Thom’s Directory of Ireland, 1931
BOUNDARIES AND DIMENSIONS
Meath, a maritime county in the province of Leinster, is bounded on the north by counties Cavan, Monaghan and Louth, and on the east by the Irish Sea and county Dublin, on the south by counties Dublin, Kildare and Offaly (King’s), and on the west by Westmeath. Its greatest length from Delvin River to Lough Sheelin is about 48 miles and its greatest breadth from Yellow River to Ballyhoe Lake is 40 miles.
NAME AND FORMER DIVISIONS
The ancient name was Midhe (Middle), the old province being the middle one of Ireland. The present county was part of the ancient Kingdom of Meath. The two baronies of Deece were formerly occupied by the Desi who lived in the district south of Tara. The baronies of Upper and Lower Slane was anciently called Hy-Criffan. Three well known places in Meathare historic. Tara, the residence of the Kings of Ireland lies six miles south of Navan. Taillteun (now Teltown) was the scene of the old Irish Olympic games and Tiachta, now the Hill of Ward, lies near Athboy.
Mountains: Meath is mostly level with large tracts of rich pasture land. The highest point in the county is Carnbane (904’) in the Slieve na Calliagh or Loughcrew Range, east of Oldcastle. Slieve Gullion (640’) and Seafin (661’) have fine views. Four miles north of Slane is Slieve Bregh (753’) forms part of the range running through county Louth.
The Boyne River coming from counties Offaly (King’s) and Kildare forms the boundary of the county for 8 miles from the Yellow River. It passes by Trim, Navan and Slane before it disappears into Louth. It has several tributaries: the Blackwater joins it at Navan, the Mattock at Oldbridge, the Tremblestown near Athboy, the Stoneyford, the Dale and the Yellow River. In the north part of the county the Dee flows into Louth. The Nanny Water which rises near Navan flows almost parallel with the Boyne and south of it, and passes near Duleek. The Delvin River forms the boundary between counties Meath and Dublin for 8 miles before falling into the sea at Gormanstown. The Broad Meadow, the Swords, the Tolka and the Rye Water have parts of their courses in the county of Meath.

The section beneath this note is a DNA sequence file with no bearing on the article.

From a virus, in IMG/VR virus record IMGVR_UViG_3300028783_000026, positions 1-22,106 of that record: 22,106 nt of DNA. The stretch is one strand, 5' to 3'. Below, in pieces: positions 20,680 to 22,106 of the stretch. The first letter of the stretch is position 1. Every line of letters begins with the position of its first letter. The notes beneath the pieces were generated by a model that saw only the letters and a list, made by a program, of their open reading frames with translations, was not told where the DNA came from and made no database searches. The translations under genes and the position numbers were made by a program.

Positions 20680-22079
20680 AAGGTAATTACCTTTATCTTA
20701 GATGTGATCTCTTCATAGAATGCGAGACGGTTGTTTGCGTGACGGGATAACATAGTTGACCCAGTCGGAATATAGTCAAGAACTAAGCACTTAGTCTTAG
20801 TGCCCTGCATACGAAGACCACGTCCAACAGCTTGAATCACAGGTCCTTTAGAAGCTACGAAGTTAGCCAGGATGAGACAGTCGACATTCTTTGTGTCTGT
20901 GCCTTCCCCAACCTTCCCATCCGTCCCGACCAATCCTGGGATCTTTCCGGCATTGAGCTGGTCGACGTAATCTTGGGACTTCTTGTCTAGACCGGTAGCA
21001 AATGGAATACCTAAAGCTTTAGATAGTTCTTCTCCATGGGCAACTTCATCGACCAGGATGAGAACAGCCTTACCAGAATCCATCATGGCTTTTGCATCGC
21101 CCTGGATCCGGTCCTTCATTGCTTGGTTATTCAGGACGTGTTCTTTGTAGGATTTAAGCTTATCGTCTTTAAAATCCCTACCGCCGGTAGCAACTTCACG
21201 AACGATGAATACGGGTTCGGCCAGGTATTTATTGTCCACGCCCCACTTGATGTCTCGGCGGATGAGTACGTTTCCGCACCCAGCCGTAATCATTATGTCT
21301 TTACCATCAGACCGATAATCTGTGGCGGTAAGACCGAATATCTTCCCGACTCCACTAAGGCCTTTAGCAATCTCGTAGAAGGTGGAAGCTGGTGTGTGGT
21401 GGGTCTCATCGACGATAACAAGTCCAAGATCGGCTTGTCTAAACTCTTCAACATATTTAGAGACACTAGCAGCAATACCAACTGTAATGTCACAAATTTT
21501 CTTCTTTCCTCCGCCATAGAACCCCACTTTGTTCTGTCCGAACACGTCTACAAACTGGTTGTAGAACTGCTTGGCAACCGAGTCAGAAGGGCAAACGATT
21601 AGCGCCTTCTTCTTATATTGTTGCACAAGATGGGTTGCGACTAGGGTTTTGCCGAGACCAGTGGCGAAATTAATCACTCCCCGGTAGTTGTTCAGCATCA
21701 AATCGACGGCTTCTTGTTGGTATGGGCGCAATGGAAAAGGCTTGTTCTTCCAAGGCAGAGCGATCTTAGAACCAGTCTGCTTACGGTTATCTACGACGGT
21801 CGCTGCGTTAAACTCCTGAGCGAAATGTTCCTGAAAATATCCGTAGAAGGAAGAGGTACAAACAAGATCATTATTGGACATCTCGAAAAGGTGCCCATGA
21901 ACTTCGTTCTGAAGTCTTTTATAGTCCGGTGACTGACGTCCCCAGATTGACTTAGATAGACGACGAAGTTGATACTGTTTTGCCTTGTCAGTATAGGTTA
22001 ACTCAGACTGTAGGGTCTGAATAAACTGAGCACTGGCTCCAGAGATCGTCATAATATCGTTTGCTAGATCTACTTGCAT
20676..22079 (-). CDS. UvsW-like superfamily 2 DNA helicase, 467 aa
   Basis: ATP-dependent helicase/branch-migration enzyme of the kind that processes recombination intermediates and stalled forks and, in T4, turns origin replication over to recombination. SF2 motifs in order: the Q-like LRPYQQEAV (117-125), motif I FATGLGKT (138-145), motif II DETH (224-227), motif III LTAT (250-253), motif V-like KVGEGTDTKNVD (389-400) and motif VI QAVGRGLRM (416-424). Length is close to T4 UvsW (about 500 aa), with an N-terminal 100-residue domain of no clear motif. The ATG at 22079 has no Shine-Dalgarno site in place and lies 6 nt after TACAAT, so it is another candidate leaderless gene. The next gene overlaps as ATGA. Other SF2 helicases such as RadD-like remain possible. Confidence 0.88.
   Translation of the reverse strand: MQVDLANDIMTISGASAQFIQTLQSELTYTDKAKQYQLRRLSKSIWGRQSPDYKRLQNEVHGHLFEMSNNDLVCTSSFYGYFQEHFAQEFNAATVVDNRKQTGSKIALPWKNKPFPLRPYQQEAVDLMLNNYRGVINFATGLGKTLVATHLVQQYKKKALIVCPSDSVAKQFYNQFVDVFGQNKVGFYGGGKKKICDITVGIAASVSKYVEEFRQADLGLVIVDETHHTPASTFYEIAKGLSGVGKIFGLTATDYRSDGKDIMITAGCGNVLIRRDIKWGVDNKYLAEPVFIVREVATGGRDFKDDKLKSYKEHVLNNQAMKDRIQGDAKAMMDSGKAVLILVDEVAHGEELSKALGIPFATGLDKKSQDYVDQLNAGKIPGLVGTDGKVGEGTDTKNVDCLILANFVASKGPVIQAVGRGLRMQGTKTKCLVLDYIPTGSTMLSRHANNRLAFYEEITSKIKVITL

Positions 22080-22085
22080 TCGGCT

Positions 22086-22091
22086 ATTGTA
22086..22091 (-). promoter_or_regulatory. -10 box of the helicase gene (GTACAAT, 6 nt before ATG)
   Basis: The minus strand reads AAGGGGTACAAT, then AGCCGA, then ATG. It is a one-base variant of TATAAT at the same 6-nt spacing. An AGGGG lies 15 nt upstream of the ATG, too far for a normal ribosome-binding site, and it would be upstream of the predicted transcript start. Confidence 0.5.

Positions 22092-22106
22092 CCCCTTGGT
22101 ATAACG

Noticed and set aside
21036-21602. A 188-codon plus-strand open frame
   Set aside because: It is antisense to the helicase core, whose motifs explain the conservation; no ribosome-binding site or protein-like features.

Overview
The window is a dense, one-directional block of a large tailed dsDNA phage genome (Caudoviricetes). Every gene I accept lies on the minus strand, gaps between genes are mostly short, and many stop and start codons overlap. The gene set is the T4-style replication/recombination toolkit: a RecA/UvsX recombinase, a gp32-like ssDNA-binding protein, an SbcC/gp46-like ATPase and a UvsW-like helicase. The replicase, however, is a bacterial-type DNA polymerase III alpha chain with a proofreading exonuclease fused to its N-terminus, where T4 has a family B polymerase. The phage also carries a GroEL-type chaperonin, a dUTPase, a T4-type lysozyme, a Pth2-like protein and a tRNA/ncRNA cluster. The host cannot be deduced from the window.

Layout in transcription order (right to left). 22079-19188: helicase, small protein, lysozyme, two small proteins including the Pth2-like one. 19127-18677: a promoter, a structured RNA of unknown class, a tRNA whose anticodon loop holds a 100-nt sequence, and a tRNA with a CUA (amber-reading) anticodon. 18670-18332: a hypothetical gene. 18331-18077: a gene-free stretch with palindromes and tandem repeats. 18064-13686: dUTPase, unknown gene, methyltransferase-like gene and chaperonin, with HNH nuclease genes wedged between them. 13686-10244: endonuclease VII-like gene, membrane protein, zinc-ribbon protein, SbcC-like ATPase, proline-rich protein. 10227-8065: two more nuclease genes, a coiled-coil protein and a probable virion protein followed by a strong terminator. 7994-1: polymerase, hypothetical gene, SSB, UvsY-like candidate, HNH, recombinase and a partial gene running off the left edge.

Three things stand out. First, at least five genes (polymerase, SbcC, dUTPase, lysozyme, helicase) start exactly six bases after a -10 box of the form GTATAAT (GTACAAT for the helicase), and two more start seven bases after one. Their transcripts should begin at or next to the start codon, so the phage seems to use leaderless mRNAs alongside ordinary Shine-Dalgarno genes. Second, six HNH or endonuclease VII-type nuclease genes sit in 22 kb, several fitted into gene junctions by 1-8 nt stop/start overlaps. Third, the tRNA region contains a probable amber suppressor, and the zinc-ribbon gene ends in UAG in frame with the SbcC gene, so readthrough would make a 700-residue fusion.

Lakes: A portion of Lough Sheelin belongs to county Meath. Lough Ervey is on the boundary with Cavan, Lough Rahan and Ballhoe is on that with Monaghan, and on the Westmeath boundary are several lakes which partly belong to county Meath, among them being Lough Bane, White Lough and Lough Naneagh. The lakes in the interior do not call for any notice.
ANALYSIS OF THE CENSUS FOR COUNTY, 1821-1926
Families and Houses in 1926
The number of families in the county was 14,393 the average number in each family being 4.2 The number of inhabited houses was 14,398, showing an average of 4.4 persons to each house. The special inhabitants of public institutions are omitted from these calculations.
There were in the county 10,823 Occupiers or Heads of Families, who were in occupation of less than five rooms, being 75.2% of the total for the county. Of these 310 or 2.2% of the families in the county occupied one room; 1,729 or 12%, two rooms; 3,901 or 27.1%, three rooms; and 4,883 or 33.9%, occupied four rooms.
There were in the county 156 tenements in which the room had only one occupant; 119 cases where the room had 2-4 occupants, 31 cases in which there were 5-7 occupants and 4 cases where the occupants of one room exceeded 7 in number, including one case where nine persons occupied the same room.
Birthplace of Inhabitants
Of the population in 1926, 79.99% were born in the county, 17.28% in other counties in Saorstat Eireann. 0.99% in Northern Ireland, 1.29% in Great Britain, and 0.45% were born abroad.
In 1911 there were in the county 54,239 persons aged 9 years and upwards; of these 48,182 or 88.9% could read and write; 1,745 or 3.2% could read only and 4,312 or 7.9% were illiterate. As this census is the starting point where the age was raised from 5 years to 9 years; no comparison can be made with previous figures from other censuses. The report states that the percentage of those of 5 years and upwards who were unable to read and write was 16.3% in 1891, 12.5% in 1901 and in 1911 had fallen to 10.5%.
IRISH SPEAKING (1861-1911)
Irish & English
RELIGIONS, 1871-1926 (% of population)
Church of Ireland